Much of the construction took place between 1638 and 1641 with the San Carlo alle Quattro Fontane being finished and opened in 1646 after it was dedicated to Saint Charles Borromeo.

Today, it’s one of the most popular sites for tourists visiting the capital city of Italy.

2. Karlskirche

Karlskirche

Another one of the most prominent baroque structures in history is located in Vienna, Austria.

This structure, like the San Carlo alle Quattro Fontane, is dedicated to Saint Charles Borromeo, who served as the archbishop of Milan during the late 16th century and was also a prominent leader in the Catholic church’s movement to curb Protestant Reformation efforts throughout the world.

This building is called the Karlskirche, which in German means Saint Charles Church.

Work began on the project in the early 1700’s after Holy Roman Emperor Charles VI pledged to build a church for Borromeo, who the emperor himself was named after.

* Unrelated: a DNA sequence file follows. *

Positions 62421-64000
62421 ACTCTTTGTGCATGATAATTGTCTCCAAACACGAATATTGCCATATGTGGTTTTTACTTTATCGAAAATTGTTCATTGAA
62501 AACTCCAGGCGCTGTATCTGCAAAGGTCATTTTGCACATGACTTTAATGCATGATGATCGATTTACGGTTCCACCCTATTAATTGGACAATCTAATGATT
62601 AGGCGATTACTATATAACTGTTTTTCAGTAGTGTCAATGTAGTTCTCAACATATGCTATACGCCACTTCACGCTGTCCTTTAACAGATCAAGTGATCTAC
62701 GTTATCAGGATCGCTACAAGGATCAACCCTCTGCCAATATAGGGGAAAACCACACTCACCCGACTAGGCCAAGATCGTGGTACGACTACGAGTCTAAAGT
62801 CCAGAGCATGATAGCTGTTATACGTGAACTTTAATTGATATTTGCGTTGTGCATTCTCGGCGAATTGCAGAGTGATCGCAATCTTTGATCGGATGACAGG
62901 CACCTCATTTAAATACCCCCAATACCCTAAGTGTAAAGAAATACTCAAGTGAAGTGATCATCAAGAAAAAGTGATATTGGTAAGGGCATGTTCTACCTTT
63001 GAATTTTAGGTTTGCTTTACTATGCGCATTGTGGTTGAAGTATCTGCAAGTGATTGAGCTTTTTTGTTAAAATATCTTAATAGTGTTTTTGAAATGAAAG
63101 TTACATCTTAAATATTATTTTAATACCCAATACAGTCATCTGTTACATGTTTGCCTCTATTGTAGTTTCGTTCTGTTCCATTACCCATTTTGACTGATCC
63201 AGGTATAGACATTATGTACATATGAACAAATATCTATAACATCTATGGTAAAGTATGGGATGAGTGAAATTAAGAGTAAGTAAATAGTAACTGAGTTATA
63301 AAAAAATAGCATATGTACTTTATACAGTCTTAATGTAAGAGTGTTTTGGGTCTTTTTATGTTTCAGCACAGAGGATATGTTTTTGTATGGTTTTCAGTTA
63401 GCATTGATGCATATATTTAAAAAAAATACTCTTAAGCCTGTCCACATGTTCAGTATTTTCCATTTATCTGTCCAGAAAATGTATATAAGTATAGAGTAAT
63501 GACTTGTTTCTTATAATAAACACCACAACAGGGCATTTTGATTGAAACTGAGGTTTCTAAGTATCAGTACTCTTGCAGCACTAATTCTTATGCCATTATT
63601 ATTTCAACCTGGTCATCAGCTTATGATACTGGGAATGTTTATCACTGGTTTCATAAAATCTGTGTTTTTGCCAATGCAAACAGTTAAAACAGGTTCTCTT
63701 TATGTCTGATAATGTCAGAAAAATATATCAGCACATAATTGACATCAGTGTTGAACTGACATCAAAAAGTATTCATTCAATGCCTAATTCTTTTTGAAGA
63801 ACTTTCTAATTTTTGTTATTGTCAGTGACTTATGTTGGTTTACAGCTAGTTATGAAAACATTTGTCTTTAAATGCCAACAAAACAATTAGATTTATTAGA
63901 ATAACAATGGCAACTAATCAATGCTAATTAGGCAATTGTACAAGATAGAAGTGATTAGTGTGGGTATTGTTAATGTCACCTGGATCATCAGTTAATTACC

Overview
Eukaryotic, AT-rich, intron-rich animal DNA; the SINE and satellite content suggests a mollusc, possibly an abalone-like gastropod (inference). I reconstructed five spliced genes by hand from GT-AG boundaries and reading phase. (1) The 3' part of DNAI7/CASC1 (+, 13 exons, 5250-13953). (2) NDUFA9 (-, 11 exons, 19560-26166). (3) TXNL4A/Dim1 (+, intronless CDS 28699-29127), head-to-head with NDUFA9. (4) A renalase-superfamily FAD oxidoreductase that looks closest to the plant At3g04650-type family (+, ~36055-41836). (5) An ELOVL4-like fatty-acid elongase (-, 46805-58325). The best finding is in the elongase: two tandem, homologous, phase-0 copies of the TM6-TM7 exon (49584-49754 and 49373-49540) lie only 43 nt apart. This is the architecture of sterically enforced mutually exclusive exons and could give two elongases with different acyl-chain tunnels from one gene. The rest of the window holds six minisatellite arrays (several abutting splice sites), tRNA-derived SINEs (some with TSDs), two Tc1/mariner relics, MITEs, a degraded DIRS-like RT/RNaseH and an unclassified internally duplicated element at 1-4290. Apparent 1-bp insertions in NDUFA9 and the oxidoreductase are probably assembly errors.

Construction started in 1716 and the project would be completed just over two decades later in 1737. The structure sits on the southern side of Vienna along the Karlsplatz square, overlooking the Danube River.

3. Palace of Versailles

Palace of Versailles

Another one of the most notable structures in the world that was done according to the baroque architectural style is the Palace of Versailles.

This extravagant building is one of the most elaborate and beautifully-designed structures anywhere in the world, according to many architectural critics. It was designed by Louis Le Vau, who is recognized as one of the leading architects from the baroque movement.